Byline: Kristi Ellis

WASHINGTON — Apparel and textile imports dropped by 3.6 percent in August, representing an already slowing economy, with Mexico taking the biggest hit.
Apparel imports were down 1.7 percent, while textile imports plunged 5.6 percent in the month compared with August 2000, bringing the growth rate for the first eight months of the year to 0.7 percent over a year ago. August reversed a 2.4 percent uptick in apparel and textile imports in July.
For the year-to-date, overall imports increased 155 million square meters equivalent, to 22.28 billion SME from 22.12 billion SME in the comparable year-ago period.
“If this trend continues with September imports, we will have a second-quarter decline,” said Donald Foote, director of the agreements division of Commerce’s Office of Textiles and Apparel. “It would be the first time since the fourth quarter of 1995 to the second quarter of 1996 that textiles and apparel declined on a sustained basis.”
Mexico, the number one supplier to the U.S., suffered the biggest decline, with a 14.7 percent drop in textile and apparel imports in August. For the year-to-date, imports from the country were down 7.23 percent.
“Yarn [man-made fiber filament] is taking down trade,” said Foote.
Worldwide, man-made fiber filament yarn dropped 15.7 percent for the year-to-date, while yarn imports from Mexico dropped 27 percent for the first eight months. For the year-to-date, overall imports from Canada, the second-ranked supplier, rose 2.58 percent; imports from China fell 2.99 percent; and imports from Pakistan rose 8.3 percent.
Julia Hughes, vice president of international trade at the U.S. Association of Importers of Textiles & Apparel, attributed the monthly decline in apparel and textile imports to a shift in delivery schedules.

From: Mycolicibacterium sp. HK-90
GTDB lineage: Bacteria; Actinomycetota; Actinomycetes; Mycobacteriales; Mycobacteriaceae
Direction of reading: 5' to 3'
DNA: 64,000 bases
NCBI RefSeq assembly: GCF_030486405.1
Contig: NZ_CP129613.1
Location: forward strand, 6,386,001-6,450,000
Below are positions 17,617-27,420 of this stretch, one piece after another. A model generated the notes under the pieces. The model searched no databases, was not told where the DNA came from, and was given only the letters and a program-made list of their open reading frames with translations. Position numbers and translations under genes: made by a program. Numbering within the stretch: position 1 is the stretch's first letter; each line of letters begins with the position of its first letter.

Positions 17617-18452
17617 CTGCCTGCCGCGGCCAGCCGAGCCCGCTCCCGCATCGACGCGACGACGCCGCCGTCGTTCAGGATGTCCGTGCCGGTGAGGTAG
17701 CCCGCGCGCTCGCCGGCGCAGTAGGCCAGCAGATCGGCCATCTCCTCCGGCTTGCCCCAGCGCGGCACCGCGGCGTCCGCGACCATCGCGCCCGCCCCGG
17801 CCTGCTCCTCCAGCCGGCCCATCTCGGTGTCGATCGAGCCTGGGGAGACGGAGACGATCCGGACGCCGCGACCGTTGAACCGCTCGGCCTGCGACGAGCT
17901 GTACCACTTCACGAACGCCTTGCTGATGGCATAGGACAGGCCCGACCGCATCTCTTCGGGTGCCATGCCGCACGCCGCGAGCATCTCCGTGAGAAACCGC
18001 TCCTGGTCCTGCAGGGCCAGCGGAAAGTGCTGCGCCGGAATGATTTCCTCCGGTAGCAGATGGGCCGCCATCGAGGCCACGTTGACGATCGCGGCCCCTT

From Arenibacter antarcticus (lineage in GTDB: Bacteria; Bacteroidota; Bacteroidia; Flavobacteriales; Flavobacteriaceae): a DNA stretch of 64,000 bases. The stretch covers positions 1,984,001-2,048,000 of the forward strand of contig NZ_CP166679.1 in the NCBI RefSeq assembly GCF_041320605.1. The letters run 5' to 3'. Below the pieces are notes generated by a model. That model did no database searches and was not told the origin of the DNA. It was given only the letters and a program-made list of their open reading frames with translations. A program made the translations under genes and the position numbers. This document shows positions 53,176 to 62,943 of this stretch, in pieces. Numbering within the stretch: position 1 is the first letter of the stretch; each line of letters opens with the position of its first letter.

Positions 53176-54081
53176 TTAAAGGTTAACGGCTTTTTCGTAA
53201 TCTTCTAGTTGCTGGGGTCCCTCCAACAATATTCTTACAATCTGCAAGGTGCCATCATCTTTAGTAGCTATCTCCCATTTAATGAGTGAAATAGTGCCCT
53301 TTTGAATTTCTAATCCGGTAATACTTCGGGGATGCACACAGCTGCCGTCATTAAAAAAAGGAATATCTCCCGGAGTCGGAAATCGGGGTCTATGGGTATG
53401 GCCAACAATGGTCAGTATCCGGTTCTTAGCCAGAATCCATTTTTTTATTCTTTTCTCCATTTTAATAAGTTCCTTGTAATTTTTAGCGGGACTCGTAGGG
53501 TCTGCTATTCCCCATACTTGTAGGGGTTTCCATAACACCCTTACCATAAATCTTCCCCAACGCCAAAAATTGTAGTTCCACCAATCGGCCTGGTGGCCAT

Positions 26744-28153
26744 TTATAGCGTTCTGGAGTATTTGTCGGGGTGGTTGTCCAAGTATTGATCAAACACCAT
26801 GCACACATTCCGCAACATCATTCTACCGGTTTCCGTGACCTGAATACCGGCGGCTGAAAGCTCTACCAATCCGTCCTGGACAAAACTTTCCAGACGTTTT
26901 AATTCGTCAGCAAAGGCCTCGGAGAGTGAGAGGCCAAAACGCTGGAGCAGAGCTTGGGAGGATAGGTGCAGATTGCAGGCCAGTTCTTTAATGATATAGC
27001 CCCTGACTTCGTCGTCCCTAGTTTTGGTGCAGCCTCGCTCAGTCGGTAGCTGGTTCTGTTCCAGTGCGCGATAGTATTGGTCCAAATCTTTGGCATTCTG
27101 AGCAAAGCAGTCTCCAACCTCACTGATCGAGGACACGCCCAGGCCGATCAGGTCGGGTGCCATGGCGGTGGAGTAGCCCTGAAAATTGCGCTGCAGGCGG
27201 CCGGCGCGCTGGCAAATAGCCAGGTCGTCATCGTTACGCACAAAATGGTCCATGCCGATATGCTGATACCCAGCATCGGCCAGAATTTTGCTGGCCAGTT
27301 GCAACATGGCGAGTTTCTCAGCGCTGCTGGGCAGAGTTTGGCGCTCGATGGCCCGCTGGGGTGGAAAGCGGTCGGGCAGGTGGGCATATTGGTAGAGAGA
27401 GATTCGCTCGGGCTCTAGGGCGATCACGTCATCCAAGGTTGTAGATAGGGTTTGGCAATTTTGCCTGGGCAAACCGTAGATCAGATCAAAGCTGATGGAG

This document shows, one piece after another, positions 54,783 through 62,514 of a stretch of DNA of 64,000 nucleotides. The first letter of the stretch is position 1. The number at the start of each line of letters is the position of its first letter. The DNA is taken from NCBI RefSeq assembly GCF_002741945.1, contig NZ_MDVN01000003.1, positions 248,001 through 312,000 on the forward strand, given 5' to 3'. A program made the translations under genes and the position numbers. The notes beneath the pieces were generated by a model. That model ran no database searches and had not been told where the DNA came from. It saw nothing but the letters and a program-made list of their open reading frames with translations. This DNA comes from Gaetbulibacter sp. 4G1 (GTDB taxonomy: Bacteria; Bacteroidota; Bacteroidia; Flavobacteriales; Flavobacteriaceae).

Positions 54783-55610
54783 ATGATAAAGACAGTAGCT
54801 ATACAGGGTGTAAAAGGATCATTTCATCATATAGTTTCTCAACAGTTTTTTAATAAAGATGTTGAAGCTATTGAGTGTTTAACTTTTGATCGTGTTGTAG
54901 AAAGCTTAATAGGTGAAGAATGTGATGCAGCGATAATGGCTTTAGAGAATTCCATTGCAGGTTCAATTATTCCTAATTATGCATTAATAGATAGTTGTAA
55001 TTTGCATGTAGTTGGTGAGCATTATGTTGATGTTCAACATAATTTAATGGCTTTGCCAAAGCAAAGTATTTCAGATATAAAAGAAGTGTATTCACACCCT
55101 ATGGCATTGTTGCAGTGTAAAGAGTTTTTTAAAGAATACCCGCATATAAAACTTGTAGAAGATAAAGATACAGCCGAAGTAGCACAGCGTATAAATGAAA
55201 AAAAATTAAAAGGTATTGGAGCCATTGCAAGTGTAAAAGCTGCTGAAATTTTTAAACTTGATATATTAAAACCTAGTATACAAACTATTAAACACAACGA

“I heard from a number of companies that are still shipping goods they plan to sell for holiday,” said Hughes. “Normally, in October, everybody has already shipped holiday goods.”
She said many companies have shifted to just-in-time deliveries and are warehousing products for shorter periods of time or not at all. Hughes also noted weak retail sales have had a major impact on imports.
“It is a little surprising to see that NAFTA countries are taking the hit first,” said Hughes. For the month, imports from Canada and Mexico were down a combined 10 percent.
“That could reflect changes among U.S. manufacturing shifting some production,” she said.
Meanwhile, September’s import figures and patterns will likely represent the impact of the Sept. 11 terrorist attacks and subsequent military action in Afghanistan, said Charles McMillion, chief economist at MBG Information Services.
Prior to the attacks, demand had been slowing and retailers were scaling back their holiday plans, McMillion said.
“I am expecting lots of friction in the supply chains immediately after the events of Sept. 11,” he said. “Security concerns were so great that getting product back and forth across the Mexican border or any border was really difficult.”